By: Edward Daciuk, Principal Learning Strategist, ExtensionEngine
Online Learning 3.0 encompasses experiences that leverage learning science and technology to minimize time-to-efficacy while increasing learner engagement beyond watching a talking head and completing multiple choice questions. Today’s online learners expect more than didactic content and simplistic assessments. They’re used to sites like Amazon, Facebook, and Google; sites that use technology to make the user experience pleasurable and increasingly useful.
Here’s a 10-step guide to help even anyone, even a tech novice, to prepare quality online learning.
Have A Business Model
This might seem like an odd first step; however, countless organizations, even elite ones, launch online courses expecting learners will simply show up because they’ve released their “precious” content online. That’s a flawed assumption
Unfortunately, many program managers mimic the classroom model by trading on content for success instead of treating it like a business. In any other business you’d inquire about competition, differentiation, pricing elasticity versus competitors, cash flow models to decide on investment levels, etc. As Yahoo and AltaVista found out when Google showed up; on the internet your competition is only a click away.
You need to provide more value than the alternative ways your audience can learn.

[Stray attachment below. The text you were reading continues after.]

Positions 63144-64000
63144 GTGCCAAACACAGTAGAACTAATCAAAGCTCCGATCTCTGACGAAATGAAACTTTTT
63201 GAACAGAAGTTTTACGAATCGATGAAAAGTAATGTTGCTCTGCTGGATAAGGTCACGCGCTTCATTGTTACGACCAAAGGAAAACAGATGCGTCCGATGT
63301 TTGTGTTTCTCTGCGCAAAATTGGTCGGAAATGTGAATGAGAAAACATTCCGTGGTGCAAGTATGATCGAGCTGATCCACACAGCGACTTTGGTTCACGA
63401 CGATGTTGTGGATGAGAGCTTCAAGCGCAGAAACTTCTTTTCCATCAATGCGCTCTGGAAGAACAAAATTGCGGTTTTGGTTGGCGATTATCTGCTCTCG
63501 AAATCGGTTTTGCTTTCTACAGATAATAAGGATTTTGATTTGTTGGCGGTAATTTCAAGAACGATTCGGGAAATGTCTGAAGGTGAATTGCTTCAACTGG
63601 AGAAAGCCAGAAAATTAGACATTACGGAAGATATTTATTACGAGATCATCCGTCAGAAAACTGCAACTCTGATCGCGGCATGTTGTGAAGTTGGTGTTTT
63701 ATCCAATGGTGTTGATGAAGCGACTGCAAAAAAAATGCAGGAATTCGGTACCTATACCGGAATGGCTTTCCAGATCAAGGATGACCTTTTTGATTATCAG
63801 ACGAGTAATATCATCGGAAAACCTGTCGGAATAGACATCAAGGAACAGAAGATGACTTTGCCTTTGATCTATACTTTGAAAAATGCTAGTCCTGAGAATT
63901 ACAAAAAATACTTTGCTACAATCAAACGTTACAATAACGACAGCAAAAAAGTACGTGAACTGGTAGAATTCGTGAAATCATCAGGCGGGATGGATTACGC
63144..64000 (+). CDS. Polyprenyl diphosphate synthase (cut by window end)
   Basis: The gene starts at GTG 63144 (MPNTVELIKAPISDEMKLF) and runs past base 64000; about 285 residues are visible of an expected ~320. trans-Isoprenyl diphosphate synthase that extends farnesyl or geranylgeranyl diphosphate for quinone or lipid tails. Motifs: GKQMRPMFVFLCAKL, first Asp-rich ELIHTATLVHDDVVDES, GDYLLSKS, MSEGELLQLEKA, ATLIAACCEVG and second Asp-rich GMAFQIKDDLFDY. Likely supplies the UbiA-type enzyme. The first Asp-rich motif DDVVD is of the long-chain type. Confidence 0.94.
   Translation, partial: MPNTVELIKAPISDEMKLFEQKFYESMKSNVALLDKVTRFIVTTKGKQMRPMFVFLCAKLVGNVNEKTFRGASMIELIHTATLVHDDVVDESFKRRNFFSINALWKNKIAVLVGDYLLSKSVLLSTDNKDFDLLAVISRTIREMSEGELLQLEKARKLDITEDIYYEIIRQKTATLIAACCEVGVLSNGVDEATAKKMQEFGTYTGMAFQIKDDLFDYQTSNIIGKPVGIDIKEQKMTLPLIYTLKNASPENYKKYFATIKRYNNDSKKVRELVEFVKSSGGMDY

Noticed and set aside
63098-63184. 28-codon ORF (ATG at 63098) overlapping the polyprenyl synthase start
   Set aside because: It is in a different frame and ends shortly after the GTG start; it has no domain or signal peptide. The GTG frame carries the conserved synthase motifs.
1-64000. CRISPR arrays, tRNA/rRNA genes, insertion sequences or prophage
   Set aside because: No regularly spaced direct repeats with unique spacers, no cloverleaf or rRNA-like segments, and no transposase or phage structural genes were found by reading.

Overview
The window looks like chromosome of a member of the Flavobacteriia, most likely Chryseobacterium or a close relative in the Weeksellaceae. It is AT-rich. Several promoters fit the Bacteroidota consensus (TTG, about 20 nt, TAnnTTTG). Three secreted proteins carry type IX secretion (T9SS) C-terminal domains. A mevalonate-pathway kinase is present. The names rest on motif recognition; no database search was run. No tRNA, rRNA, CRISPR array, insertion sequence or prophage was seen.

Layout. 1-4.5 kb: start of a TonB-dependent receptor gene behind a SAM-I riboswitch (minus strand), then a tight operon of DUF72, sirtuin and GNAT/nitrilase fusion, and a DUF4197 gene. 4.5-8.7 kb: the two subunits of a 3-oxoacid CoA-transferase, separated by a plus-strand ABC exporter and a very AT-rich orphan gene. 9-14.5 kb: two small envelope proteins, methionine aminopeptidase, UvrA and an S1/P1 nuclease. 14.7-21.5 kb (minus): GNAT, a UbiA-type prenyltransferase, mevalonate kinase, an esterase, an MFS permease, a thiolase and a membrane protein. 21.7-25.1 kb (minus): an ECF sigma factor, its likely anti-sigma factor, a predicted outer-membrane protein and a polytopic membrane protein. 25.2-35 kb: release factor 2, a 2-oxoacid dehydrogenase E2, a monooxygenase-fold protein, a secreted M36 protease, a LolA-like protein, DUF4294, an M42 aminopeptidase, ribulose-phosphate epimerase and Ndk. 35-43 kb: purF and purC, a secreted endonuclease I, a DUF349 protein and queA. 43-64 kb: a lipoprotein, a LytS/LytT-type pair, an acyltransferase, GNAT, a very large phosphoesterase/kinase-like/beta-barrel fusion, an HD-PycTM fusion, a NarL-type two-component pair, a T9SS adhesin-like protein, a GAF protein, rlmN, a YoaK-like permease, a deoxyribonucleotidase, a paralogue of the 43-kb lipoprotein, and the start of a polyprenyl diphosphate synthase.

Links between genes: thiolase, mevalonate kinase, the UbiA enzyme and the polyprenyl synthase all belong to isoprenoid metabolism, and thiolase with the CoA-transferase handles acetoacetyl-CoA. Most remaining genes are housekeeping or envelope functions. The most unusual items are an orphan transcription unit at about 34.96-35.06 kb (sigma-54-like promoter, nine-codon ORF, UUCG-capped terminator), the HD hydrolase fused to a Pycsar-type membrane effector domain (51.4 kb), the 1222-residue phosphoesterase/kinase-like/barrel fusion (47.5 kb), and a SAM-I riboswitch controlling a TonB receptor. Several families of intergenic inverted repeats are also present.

Treat Learning Like a Product
Another mistake is treating online learning like a course instead of a product. This might surprise those coming from an educational background, but learners don’t want a course; they want to learn something. Probably so they are capable of doing something afterwards. Starting with a course mindset can inadvertently limit the way an offering is designed.
Think through features that will help learners achieve their objectives instead of sinking into a syllabus format mentality. The best feature might be a video, but it also might be a live project or an SMS message depending on what the learner needs.
Take the Learner’s Perspective
Talking head courses have become the norm because online learning managers take a production perspective: “I have this content, I need a system to host it, and I need to upload and launch the content” Wrong. This is an artifact of the syllabus learning model, and research shows that this didactic method is less effective.
Consider the learner’s perspective: what are the biggest hurdles to optional (i.e. not required by an employer or school) online learning?
- Lack of time
- The learning isn’t personalized
- The content is boring
Learners don’t want to waste time on things that aren’t relevant to them. They want help on things giving them trouble. Ideally, it’d be fun and even provide a way of showing others what they’ve learned.
Make It Fun
Recently, a Harvard professor was telling me that his most watched online course segment was the one where his cat kept running around his head. YouTube’s low production-quality video is more popular than expensive TV shows. The point? Don’t be so stiff (another leftover from the university lecture model that’s been driving talking head courses).
Learning is serious but the format doesn’t have to be. Have a sense of humor. Be playful in your designs. Reward good behavior in a fun way. Use cats. Fun actually helps engagement.
Have “Buzz” Built In